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*From*: brian whatcott <betwys1@sbcglobal.net>*Date*: Sat, 12 Jan 2019 21:21:20 -0600

I am pleased to use some of my dotage in answering questions on Quora.

I found this one strangely interesting:

How long does it take a jumper to reach terminal velocity?

An expression for the speed at which air drag equals weight goes like this:

jumpers mass times acceleration equals the net force provided by weight, namely jumper's mass times g less air drag, namely 1/2 rho Cd A v^2

I spent way too much time in basing an estimate on the CR charging curve.

Apart from the similar curve, the rise time features differ greatly.

Casting around for better methods to plot this curve ~

Plugging the equation into Alpha solver on line?

A few lines of code in basic?

Mathematica?

Matlab?

It may be my imagination but the free use of Alpha online seems to be more constrained than it used to be.

I could extract a plot, but the plotting was hit or miss - depending on the coefficients I chose.

Basic code could provide a list of v against t but a good plot was lacking.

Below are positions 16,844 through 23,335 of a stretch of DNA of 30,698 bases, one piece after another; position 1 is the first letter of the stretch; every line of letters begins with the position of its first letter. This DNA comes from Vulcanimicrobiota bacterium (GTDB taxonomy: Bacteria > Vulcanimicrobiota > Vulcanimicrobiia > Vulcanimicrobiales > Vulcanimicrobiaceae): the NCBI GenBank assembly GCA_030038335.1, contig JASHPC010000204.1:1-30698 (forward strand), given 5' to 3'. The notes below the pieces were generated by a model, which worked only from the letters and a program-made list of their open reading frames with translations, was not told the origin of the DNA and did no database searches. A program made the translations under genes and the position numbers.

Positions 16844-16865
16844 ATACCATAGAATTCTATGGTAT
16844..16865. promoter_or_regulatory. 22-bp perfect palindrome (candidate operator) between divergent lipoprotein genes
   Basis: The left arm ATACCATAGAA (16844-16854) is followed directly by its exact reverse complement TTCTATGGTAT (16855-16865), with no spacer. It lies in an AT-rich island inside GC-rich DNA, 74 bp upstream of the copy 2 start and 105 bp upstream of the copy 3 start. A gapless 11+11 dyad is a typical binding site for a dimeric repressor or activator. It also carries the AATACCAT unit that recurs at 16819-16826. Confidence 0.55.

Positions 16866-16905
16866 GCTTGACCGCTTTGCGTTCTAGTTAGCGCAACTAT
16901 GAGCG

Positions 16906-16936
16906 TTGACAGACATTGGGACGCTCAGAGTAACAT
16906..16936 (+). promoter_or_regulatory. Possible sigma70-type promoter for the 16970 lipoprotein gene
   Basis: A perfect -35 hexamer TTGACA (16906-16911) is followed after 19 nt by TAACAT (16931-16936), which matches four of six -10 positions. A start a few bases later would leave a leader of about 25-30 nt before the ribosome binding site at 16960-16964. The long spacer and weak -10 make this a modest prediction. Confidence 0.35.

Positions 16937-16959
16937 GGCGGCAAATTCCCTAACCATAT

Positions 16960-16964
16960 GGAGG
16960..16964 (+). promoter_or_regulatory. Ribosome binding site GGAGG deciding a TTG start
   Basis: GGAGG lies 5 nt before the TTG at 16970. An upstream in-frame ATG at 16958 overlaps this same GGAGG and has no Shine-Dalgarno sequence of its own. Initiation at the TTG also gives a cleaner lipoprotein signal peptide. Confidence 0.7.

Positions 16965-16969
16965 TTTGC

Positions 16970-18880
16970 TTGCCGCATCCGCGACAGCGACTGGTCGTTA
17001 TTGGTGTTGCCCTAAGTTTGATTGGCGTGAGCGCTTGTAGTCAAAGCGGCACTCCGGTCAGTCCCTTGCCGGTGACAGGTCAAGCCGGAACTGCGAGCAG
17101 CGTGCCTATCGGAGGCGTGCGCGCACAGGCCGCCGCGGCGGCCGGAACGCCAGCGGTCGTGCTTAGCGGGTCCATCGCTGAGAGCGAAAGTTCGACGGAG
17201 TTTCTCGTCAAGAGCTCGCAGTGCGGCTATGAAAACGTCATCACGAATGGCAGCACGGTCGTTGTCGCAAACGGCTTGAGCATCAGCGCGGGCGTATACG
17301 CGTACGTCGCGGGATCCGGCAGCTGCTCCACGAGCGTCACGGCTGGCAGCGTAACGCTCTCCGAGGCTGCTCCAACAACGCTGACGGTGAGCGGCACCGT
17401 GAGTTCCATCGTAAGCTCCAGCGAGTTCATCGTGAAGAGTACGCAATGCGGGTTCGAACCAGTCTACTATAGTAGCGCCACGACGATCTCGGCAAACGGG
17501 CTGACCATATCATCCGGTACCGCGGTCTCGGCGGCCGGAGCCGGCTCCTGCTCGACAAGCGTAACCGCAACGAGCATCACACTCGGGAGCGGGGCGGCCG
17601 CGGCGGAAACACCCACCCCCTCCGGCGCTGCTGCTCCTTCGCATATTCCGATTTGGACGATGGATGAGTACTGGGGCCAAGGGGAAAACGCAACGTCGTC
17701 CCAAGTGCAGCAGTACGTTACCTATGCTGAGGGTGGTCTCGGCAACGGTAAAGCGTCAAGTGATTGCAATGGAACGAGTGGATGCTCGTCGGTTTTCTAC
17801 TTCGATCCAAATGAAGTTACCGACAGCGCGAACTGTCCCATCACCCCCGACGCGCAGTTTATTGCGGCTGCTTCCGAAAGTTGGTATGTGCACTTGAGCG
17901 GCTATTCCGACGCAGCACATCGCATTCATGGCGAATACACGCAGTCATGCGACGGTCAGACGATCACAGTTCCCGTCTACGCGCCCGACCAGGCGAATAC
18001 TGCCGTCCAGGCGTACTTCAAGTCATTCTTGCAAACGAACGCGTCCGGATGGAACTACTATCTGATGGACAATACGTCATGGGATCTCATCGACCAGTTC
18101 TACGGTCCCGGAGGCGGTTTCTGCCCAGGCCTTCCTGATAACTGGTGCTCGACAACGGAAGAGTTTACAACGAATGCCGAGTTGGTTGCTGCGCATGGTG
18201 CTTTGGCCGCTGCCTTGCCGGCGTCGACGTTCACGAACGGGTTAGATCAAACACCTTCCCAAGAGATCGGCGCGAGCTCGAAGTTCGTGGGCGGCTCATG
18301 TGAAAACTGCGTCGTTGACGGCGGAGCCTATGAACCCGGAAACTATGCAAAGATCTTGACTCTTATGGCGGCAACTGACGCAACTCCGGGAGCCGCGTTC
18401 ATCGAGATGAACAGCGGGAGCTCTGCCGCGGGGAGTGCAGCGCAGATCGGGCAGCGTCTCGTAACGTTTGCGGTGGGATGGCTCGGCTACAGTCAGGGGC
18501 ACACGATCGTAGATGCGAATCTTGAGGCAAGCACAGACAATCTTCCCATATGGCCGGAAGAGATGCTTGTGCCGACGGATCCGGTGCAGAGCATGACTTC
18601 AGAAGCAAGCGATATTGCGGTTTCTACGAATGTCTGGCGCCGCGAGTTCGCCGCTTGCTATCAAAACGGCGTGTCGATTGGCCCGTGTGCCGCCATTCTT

Mathematica was uncooperative, perhaps because I rarely use it.

Matlab had the ODE solvers but the examples were unhelpful.

Finally I looked up an MIT tutorial on using MATLAB with an example ODE recipe which worked with my package, and took it from there.

https://i.imgur.com/K7KKlUG.jpg ; Matlab ODE

https://imgur.com/Eio6xs3 ; Alpha online

Brian W

**Follow-Ups**:**Re: [Phys-L] Falling - the tale of a simple 1st degree non-linear ODE***From:*David Bowman <David_Bowman@georgetowncollege.edu>

**Re: [Phys-L] Falling - the tale of a simple 1st degree non-linear ODE***From:*Carl Mungan <mungan@usna.edu>

**Re: [Phys-L] Falling - the tale of a simple 1st degree non-linear ODE***From:*bernard cleyet <bernard@cleyet.org>

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